How to change Julia version in VSCode?

I have a newbie question regarding VSCode: versioninfo() tells me I am currently using 1.6.0. But I have 1.6.1 installed, so I’d like to use that instead. Here’s the output from versioninfo:

I tried to change this according to the instructions given here: I went into my Julia extension settings and changed the executable path to

I also went into my settings.json file and set my Julia executable path as the same thing (but with double backslashes, as the documentation says to, since I’m using Windows):

I then restarted VSCode, but it still says I’m using 1.6.0.

Also, I’m not sure if this is relevant, but I noticed that when I go to the executable file in Julia-1.6.1 folder and hover my mouse over the icon, it says “File version:”:

This seemed strange to me…However, I am using 1.6.1 when I’m working in Jupyter Notebook, and the Jupyter shortcut I created points to this same file…

So I’m pretty confused as to why I can’t get 1.6.1 in VSCode…Any ideas or suggestions for what I should try?

(I’m using v1.59.0 of VSCode, by the way.)

For me it works with the only configuration in Julia extension settings.
There is nothing in settings.json in my setting.
I have the same odd version for the Julia 1.6.1 binary, so this can be ignored, probably just a typo somewhere in the build process.

I don’t have any Julia entry in the environment PATH variable, so this may be the cause for your experience. Check if there is something in PATH : echo %PATH% I don’t know but perhaps it takes precedence over the other settings.

Another source could be: perhaps you have installed Julia 1.6.0 from the Windows store? In this case Julia is started from C:\Users\YOUR_NAME_HERE\AppData\Local\Microsoft\WindowsApps which is in the path by default, again this may take precedence.

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Thanks for your reply. Here’s what it shows when I tried echo %PATH% in the command prompt (I underlined all the paths containing Julia):

(Not sure why the paths for 1.6.0 and 1.6.1 are listed twice–I did try downloading 1.6.1 a second time to fix the problem, so maybe that’s why 1.6.1 appears twice…)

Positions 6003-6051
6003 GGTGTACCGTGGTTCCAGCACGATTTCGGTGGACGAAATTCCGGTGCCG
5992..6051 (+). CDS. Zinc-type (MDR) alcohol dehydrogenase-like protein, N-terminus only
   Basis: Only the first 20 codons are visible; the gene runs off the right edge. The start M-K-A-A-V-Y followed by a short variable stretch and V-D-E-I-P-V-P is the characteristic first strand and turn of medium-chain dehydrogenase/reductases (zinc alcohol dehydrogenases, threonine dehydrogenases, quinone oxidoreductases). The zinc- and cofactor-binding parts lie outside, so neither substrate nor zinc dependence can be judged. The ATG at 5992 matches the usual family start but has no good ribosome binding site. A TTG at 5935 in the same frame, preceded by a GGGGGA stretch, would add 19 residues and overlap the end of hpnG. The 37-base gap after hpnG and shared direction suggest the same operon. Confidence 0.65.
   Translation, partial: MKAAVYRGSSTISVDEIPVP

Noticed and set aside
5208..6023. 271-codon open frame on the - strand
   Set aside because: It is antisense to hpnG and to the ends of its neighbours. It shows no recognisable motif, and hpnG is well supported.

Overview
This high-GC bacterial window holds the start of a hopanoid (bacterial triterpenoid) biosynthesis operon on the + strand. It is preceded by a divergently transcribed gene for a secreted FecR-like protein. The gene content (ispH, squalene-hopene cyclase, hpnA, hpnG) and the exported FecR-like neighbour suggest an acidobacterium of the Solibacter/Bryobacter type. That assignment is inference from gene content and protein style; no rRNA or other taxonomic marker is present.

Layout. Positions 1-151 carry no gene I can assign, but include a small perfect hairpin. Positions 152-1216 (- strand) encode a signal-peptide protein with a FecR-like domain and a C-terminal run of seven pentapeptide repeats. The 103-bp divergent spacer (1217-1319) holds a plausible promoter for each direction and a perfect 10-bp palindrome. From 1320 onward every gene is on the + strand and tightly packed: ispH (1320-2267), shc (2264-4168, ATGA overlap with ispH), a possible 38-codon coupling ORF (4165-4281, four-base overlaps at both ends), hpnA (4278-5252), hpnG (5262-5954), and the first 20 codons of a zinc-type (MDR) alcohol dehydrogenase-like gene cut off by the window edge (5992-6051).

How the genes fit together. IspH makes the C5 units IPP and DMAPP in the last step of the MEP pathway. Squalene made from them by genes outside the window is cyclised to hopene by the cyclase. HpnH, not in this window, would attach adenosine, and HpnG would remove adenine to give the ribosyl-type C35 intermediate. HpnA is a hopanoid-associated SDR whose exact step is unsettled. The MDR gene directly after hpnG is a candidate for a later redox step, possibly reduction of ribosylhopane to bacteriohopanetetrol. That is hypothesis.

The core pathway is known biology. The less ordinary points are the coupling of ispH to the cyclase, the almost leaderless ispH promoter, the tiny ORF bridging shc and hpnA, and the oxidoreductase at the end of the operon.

And I didn’t download Julia from the Windows store, I just went to

I figured it out! Here’s out I solved it (I’m using Windows 10, by the way):

  1. I went to Control Panel → View advanced system settings → Environment variables

  2. In the new window that popped up, I went to User variables, selected the one named Path and then clicked Edit.

  3. In the new window that appears, I located the path variable of my 1.6.0 installation, selected it, and then clicked Delete.

  4. I clicked OK, and then selected the environment variable named Path from the System variables, found the path for 1.6.0, and deleted that one as well.

  5. I restarted VSCode, started julia, and confirmed that 1.6.1 is now running!


One thing I should add, though I’m not sure if it matters:
Before deleting the 1.6.0 path variable, I went into the Julia extension settings and selected “Reset setting”, which made the box for the executable path blank. After deleting the 1.6.0 path variable, I checked the extension settings and the path variable there is still blank. And in the JSON file, the path got deleted as well: It now reads "julia.environmentPath": "". So apparently, VSCode was able to find my 1.6.1 installation automatically, without me having to explicitly specify it. I assume this is because of my Windows environment variable for the 1.6.1 path.

Very good description of the Windows way to edit the PATH variable. I will bookmark it, to refer to it for others in future.

Your issue here is the reason why I avoid completely having Julia in the PATH. During installation of the Julia it asks to put the current Julia into the PATH, there I recommend to unmark the option, so that it doesn’t happen. The main reason for me to prefer it his way is because I have typically many versions of Julia installed and than the PATH is just too cumbersome.

Than I have to configure the applications, VSCode and Windows Terminal, to find the different Julia versions I have. That’s much easier and I can’t forget, which version is found in which way.

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What I do is create a junction link called “Julia” to the installed Julia-x.x.x version, for example:

>mklink /J C:\Users\Michael\AppData\Local\Programs\Julia C:\Users\Michael\AppData\Local\Programs\Julia-1.6.0

Then I put the Julia link in the PATH environment variable, and otherwise use the Julia link for anyplace I need to specify a Julia path.

When I upgrade Julia versions, I only need to delete the link and create a new one that points to the new version.